That is, in fact, a question on a lot of people’s minds these days. After their precipitous decline, markets recovered at a similarly break-neck speed – not completely, of course, but enough to astonish observers who are expecting events in the ‘real world’ to get much worse before they get better. So naturally the thought is that the markets have to go down again from here. And, assuming that is the case, then what should we do about it?
If you think about it, this is fundamentally a question about the effectiveness of market timing. It presumes that we can successfully ‘time’ our entries into and exits from markets in a way that will reliably enhance our returns over time. In other words, it assumes that we can consistently determine in advance when prices are about to go up and therefore “it’s time to buy,” versus times when they are about to go down, signaling an opportunity to sell and thus avoid a loss in value.
This is a very intuitive and highly appealing idea. Human brains are, by evolutionary design, comparing and forecasting machines. We are always asking ourselves: “What is likely to come next?”
The problem is that this high appealing idea is a pretty complete flop in reality. When it comes to (short-term) market behavior, we are exceeding bad at actually forecasting exactly when to ‘get in’ and ‘get out’ of markets. In fact, there are numerous studies that show not only how difficult markets are to predict in the short- to medium-term, but also how much return is at stake if we fail in our goal – not only to get out of the market at the right time, but also to get back in just prior to when the market turns up again. And it turns out that a failure to get this timing just right, both in and out, has disastrous consequences on long-term returns.
Take a look at the data below. If you had invested $1,000 in the S&P 500 in 1970 and just let it ride, your investment would have been worth approximately $138,908 in August of 2019. Not bad. That is a compounded annual return of 10.37%, despite some disastrous events that occurred during that period. But if you had tried to ‘time the market’, by happenstance being out of the market just 25 of the best investing days during that whole period, your investment would have been worth only $32,763 at the same endpoint. Consider that. Missing just 0.14% of the best days in the market drags down your cumulative return down $100,000.
Don’t get me wrong. I do not disagree that we should expect another market downturn at some point in the future, perhaps sooner rather than later. But, after all, that is what markets do: they move up and they move down. The problem is that no one, to my knowledge, has demonstrated an ability to consistently avoid the losses while capturing the gains.
Here is another thought. From the very beginning of this series of events, I have cautioned people that the markets are frequently disconnected from day-to-day economic reality. The markets are a leading indicator – and not a current or lagging indicator. They see forward; they anticipate what is hoped or feared. Markets crash before a recession sets in (or not), and they almost invariably recover long before an economic recovery is well underway. As a result, if you wait until it ‘feels’ like it’s safe to dip your toe back into the investing river, you are almost certain to miss the best part of the market recovery.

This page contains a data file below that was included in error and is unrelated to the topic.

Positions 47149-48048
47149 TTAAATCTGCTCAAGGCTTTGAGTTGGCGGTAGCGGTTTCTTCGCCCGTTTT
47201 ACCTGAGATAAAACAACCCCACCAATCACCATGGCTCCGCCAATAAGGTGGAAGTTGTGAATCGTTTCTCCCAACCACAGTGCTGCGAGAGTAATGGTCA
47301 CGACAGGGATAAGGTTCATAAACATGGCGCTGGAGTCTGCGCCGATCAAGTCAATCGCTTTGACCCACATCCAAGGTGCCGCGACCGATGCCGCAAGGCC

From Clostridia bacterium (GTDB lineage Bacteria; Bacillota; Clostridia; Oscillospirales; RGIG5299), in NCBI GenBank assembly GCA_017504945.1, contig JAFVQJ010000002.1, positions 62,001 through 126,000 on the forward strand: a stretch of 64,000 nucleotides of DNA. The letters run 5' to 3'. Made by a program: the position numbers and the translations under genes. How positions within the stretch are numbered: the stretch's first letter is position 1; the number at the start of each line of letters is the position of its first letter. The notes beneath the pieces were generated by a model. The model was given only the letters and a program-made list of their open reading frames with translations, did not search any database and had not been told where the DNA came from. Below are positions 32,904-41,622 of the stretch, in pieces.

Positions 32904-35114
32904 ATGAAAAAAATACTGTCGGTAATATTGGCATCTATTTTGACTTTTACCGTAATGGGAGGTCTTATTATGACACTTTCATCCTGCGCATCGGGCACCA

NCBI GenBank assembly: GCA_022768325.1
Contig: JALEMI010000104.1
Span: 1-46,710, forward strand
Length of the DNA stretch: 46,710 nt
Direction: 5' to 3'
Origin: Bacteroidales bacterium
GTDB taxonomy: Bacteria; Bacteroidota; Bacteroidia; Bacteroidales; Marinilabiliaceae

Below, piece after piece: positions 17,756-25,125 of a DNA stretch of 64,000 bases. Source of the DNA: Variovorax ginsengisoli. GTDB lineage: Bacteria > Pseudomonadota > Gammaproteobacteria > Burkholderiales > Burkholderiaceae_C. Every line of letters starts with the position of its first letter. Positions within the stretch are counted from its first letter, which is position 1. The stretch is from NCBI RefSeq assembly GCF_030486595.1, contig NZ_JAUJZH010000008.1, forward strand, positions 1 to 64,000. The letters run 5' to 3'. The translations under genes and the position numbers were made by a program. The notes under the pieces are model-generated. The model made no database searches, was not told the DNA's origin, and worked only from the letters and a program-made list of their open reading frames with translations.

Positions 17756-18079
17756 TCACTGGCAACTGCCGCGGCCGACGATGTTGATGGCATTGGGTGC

When you invest, you should always expect to experience downturns. The relevant question is whether or not a contribution to your portfolio can be expected to result in an investment gain over the relevant time horizon. In other words, if you invest $10,000 tomorrow, do you have a reasonable expectation of a return in 3 – 5 – 10 – 20 years, or whatever period you hope to invest over? If the answer is yes, then you should invest. If no, then not.
In addition, you cannot tell when – or if – your expected return is going to increase or decrease. Expected returns can go down, as well as up. And in that regard investing is a crazy, crazy activity, because typically when current returns are going up because current prices are going up, expected future returns are going down. That is why one should ideally invest when recent results have been horrible – exactly because it is at that point that expected future returns are the highest. It feels all wrong; but it is also true.
One of the hardest things about investing is learning to look beyond the current 6 – 12 months to the future that you are actually investing for. The fact is, we cannot predict either prices or market movements over the short term. What I do believe we can feel fairly confident in is that 5 – 10 years from now a lot of the misery and troubles that we are going through now will have been largely resolved. There are always worries, of course, but there is upside as well. If you can, learn not to worry about what the market is going to do in the meanwhile, because you don’t know, and you certainly can’t control it.
As a final note and fitting example: Last week I received quite a few notes of concern that the market had nowhere to go from here but down. As of this writing, however, the Dow Industrials are up today almost 885 points (3.75%) on the news/idea that firms are making progress on a COVID-19 vaccine.
Let us not forget the old adage, “Forecasting is very difficult, especially about the future.”